National Geographic : 1937 Apr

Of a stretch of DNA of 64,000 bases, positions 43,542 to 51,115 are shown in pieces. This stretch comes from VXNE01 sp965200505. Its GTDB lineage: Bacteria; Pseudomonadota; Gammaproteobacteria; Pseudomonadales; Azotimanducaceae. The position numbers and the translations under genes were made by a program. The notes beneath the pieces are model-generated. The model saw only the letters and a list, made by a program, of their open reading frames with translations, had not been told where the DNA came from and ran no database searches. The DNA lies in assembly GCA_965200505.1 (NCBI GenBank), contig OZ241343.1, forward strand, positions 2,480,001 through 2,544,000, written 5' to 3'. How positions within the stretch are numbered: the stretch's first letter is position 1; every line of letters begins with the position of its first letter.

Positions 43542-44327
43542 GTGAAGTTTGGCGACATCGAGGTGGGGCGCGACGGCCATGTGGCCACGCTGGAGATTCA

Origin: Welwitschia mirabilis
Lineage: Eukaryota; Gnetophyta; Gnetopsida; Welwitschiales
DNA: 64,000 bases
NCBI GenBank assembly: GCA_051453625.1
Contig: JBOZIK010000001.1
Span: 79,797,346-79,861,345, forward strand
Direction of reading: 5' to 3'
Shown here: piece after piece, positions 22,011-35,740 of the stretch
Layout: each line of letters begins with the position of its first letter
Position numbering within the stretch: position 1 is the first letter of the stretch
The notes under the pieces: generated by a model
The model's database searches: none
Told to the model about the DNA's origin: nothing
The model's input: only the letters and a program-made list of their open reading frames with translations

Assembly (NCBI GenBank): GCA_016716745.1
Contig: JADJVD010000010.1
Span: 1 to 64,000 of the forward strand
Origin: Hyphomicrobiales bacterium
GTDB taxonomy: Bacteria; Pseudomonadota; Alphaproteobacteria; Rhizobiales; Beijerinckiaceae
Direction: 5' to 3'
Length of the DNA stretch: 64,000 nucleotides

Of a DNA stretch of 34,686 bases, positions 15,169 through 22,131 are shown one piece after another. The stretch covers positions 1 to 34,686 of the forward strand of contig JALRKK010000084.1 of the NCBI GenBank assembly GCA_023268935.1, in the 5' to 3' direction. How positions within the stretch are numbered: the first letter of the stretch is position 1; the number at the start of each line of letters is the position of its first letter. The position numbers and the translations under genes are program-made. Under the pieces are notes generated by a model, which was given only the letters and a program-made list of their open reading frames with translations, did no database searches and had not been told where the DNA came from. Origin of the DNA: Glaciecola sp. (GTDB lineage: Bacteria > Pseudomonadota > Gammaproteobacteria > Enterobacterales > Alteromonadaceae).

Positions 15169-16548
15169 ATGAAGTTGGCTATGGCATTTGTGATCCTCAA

THE SALZKAMMERGUT, A PLAYGROUND OF AUSTRIA BY FLORENCE POLK HOLDING « ' RUSS Gott," said a little girl in gingham dress and diminutive white apron as I stepped off the express train at Salzburg on my way to Mondsee. "What does that mean?" I asked my companion. "It means," he said, " 'God bless you' or 'God be with you,' and you will hear that salutation every day and many times a day. But you will never tire of hearing it." And he was right. I had come direct from Paris on the Oriental Express, and this was transition with a vengeance: lakes and mountains, pure air, friendly people, gingham dresses and bright aprons, leather breeches, Tyro lean hats with green bands and eagle feath ers and a sprig of edelweiss. Through Germany I had watched with eager interest the rolling country, the rich, dark forests, the curious stacks of grain which dotted the fields and which looked like a procession of hooded monks (page 475). I had noted the countless mounds of turf piled high for fuel beside the well kept farm buildings. In their neatness and compactness the German towns seemed to have stepped out of a Maxfield Parrish canvas. When I looked at the modern factories and rows upon rows of homes for workers, I could easily believe that I was back in the New World. Just as I was becoming accustomed to all this industrialization, the train had ap proached the Austrian border, and in the blink of an eye I had been projected back into another age. AN OLD-WORLD FORTRESS FROWNS Suddenly I caught a glimpse of that once impregnable fortress, the Hohensalzburg, which rests so securely on its granite heights and looks so defiantly down upon the city of churches at its feet (page 450). You never forget that first glimpse of Salzburg. It is like a mirage. The whole thing bursts upon you so surprisingly that even the mountains seem not quite real. And repeated visits only intensify that first impression of unreality and evoke again that unrestrained astonishment. I was to come to Salzburg many times, but never with a greater feeling of reverent joy than on this first bright morning. "Griiss Gott," I called back to the little girl in the gingham dress-rather timidly, for I had had some experience with Con tinental children before! -and all at once it seemed that I really had been blessed. In a few moments my bags had been transferred from the main depot to the little station across the street and I was on my way to Mondsee, in the heart of the Salzkammergut (map, page 446). HERE EVERYBODY SPEAKS TO YOU As soon as the traveler leaves the sub urbs of Salzburg, he notices two things: first, that everybody speaks to him; sec ond, that everybody is wearing the distinc tive costume of the district. A veritable rain of "Griiss Gotts" descends upon him and he is suddenly very self-conscious about his own attire. I had another surprise when, after hav ing ridden some distance on the Bad Ischl train, we got off and were instantly precipitated into the open country. I knew that the former German Crown Prince spends a month almost every sum mer in Mondsee. There Napoleon once paid a visit of several weeks, and there the former Austro-American Conservatory of Music had its headquarters. But as I looked around I was sure we had failed to make ourselves clear to the train conductor and that the whole thing was, after all, a mistake. My companion, who had been there be fore, reassured me. A gasoline train of one car turned the corner from nowhere, and before I realized it we were making our way into what has often been called the "Switzerland of Austria" (page 451). This is not a true comparison because the sharp contrasts of the Swiss Alps are lacking. Nature here seems more inviting. All the peaks of the Salzkammergut, in cluding the majestic Dachstein glaciers, visible from almost every corner, are softer in outline and free from the awesomeness which sometimes overpowers a person in the presence of the higher ranges. Even the shaggy crags of the Schaf Berg, the mountain which stands in the midst of some 27 shimmering lakes of blue-green water, are benign and friendly.